6. Excellent Facilitation: Make Meaning With Participants
  7. Excellent Facilitation: Reflect, Reflect, Reflect
  8. Excellent Facilitation: Framing and Sequencing
  9. Excellent Facilitation: Create Guidelines and Goals
  10. Excellent Facilitation: Embrace Challenges

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Excellent Facilitation: Reflect, Reflect, Reflect

One way make group events matter is to reflect before, during, and after the reflection.

You can see reflection as a circle: You start with an explanation what you are going to learn and frame its purpose and goals to the group.

As the activity progresses, the facilitator taking a more hands-on or less guiding approach as needed.

Finally, group reflection helps participants see how they met the goals of the workshop, and helps them envision the broader implications.

Then the group has came full-circle.   

Five Types of Reflection Questions

  • Open-ended: Prevents yes and no answers. “What was the purpose of the activity?” “What did you learn about yourself, our team, our program, our organization, or our community?”    
  • Feeling: Requires participants to reflect on how they feel about what they did. “How did it feel when you started to pull it together?”    
  • Judgment: Asks participants to make decisions about things. “What was the best part?” “Was it a good idea?”    
  • Guiding: Steers the participants toward the purpose of the activity and keep the discussion focused. “What got you all going in the right direction?”    
  • Closing: Helps participants draw conclusions and end the discussion. “What did you learn?” “What would you do differently?”    

When your participants have finished reflecting, you might find a warmer, more accepting group that has experienced something together and made meaning as a whole. This is facilitation at its best!

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Excellent Facilitation: Framing and Sequencing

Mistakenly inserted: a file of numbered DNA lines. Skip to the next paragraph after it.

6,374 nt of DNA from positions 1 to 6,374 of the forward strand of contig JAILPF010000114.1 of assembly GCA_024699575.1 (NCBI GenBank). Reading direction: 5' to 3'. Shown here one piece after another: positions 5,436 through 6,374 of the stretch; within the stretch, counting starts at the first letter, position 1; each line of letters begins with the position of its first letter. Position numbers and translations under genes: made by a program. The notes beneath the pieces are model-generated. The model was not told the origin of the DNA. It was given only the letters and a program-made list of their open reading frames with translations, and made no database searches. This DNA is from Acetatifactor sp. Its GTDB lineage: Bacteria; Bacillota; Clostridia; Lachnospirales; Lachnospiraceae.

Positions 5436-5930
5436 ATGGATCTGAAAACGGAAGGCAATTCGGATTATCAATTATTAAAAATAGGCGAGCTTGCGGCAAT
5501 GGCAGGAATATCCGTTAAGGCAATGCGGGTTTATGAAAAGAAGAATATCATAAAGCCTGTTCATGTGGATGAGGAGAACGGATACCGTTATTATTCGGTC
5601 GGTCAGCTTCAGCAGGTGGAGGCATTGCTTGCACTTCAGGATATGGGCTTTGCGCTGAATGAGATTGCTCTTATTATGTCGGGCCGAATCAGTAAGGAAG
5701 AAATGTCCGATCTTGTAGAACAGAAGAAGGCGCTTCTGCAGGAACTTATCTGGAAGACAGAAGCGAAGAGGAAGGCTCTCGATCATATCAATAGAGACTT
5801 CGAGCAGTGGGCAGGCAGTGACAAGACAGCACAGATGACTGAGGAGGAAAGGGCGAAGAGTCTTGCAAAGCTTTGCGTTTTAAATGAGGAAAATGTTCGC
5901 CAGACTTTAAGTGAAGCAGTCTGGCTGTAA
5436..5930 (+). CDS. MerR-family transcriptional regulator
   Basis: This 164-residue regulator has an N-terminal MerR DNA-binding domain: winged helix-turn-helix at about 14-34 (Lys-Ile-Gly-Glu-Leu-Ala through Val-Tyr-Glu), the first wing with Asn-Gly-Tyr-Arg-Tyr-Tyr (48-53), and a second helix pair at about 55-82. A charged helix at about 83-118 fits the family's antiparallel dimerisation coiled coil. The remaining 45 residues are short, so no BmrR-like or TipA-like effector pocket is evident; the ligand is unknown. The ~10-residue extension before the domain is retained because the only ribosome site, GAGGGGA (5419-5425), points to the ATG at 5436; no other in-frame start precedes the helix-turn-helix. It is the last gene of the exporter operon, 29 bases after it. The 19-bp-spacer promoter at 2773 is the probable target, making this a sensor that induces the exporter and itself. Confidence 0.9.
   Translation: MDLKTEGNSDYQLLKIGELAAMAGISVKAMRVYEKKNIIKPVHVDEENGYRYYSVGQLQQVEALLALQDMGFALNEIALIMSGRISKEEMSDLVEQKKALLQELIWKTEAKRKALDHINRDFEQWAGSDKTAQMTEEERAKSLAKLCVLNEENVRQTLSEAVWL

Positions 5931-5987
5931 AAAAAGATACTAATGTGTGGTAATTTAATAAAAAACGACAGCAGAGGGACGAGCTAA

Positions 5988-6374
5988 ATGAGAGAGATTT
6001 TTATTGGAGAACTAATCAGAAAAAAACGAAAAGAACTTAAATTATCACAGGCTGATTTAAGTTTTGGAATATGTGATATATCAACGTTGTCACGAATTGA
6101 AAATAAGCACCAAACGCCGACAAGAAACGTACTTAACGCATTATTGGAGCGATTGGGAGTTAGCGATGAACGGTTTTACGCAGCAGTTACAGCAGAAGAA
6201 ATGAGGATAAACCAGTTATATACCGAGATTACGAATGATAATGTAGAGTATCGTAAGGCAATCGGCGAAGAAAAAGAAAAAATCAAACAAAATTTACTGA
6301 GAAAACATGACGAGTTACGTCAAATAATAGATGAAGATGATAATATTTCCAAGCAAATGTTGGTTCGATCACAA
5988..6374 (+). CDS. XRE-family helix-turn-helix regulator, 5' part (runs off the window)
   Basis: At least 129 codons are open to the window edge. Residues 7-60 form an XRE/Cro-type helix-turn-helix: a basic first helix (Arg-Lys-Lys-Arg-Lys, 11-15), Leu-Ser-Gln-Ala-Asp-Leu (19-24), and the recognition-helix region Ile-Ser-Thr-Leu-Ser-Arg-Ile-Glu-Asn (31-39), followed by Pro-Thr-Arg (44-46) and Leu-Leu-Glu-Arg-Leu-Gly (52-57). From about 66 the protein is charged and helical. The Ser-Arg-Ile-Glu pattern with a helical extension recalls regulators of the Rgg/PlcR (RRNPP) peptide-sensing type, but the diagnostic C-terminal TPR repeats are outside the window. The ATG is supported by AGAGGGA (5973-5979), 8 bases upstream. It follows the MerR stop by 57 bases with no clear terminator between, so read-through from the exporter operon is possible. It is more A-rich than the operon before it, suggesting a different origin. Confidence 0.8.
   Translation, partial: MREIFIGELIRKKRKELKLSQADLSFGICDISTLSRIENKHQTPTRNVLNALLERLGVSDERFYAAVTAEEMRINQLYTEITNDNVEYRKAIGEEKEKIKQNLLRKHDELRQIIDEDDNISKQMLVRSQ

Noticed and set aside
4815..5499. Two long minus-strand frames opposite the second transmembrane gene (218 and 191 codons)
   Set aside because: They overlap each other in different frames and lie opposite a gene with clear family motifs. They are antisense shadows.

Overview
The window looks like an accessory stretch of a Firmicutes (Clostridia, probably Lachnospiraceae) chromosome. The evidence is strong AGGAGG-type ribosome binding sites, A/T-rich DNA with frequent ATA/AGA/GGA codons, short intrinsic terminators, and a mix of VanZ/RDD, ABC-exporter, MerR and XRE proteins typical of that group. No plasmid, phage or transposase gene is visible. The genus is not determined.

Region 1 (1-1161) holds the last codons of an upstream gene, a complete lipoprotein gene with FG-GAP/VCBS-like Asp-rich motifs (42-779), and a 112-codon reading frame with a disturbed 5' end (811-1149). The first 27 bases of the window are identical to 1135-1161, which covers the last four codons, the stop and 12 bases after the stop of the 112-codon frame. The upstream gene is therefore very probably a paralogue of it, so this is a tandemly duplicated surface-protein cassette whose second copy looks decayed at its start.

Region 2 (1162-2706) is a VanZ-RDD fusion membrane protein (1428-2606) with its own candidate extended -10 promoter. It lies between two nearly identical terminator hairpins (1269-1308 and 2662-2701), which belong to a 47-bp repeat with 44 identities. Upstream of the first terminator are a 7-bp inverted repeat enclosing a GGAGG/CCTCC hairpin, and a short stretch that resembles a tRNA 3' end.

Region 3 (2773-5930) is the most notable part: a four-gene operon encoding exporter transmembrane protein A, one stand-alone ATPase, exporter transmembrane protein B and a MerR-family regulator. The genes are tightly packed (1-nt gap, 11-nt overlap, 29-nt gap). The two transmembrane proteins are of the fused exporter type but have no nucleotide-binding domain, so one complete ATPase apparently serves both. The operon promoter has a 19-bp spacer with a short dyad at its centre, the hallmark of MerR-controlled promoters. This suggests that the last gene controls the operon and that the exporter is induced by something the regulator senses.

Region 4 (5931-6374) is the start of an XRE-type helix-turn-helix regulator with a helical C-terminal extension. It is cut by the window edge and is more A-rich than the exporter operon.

To be an excellent facilitator, its important to practice framing and sequencing. These terms are important for anyone who leads activities, because they should be applied in nearly every activity we facilitate.


Facilitators introduce the purpose, or frame, the group they’re leading. Framing happens when a facilitator sets a simple prompt that lets participants know there is a purpose to the group. Framing relieves participants of the question “Why are we doing this?” by bringing them to their own conclusions about the purpose and potential outcomes of an activity.


An important consideration is the order in which you present groups, or sequencing. If a group has never learned together, it might be important to follow the sequences laid out beforehand. If they spend time together a lot, following the formal sequence isn’t always necessary. If a group is more comfortable with each other, try bursting the bubble by digging right into deeper group times. It is important to try to put “heavy” activities after less intensive ones, to build a sense of rest and preparedness.

Once you’ve framed and sequenced an activity, be transparent and help participants see why, how and what they are doing with your activity. Then work towards that goal and be an excellent facilitator! Read on to learn more.

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Excellent Facilitation: Create Guidelines and Goals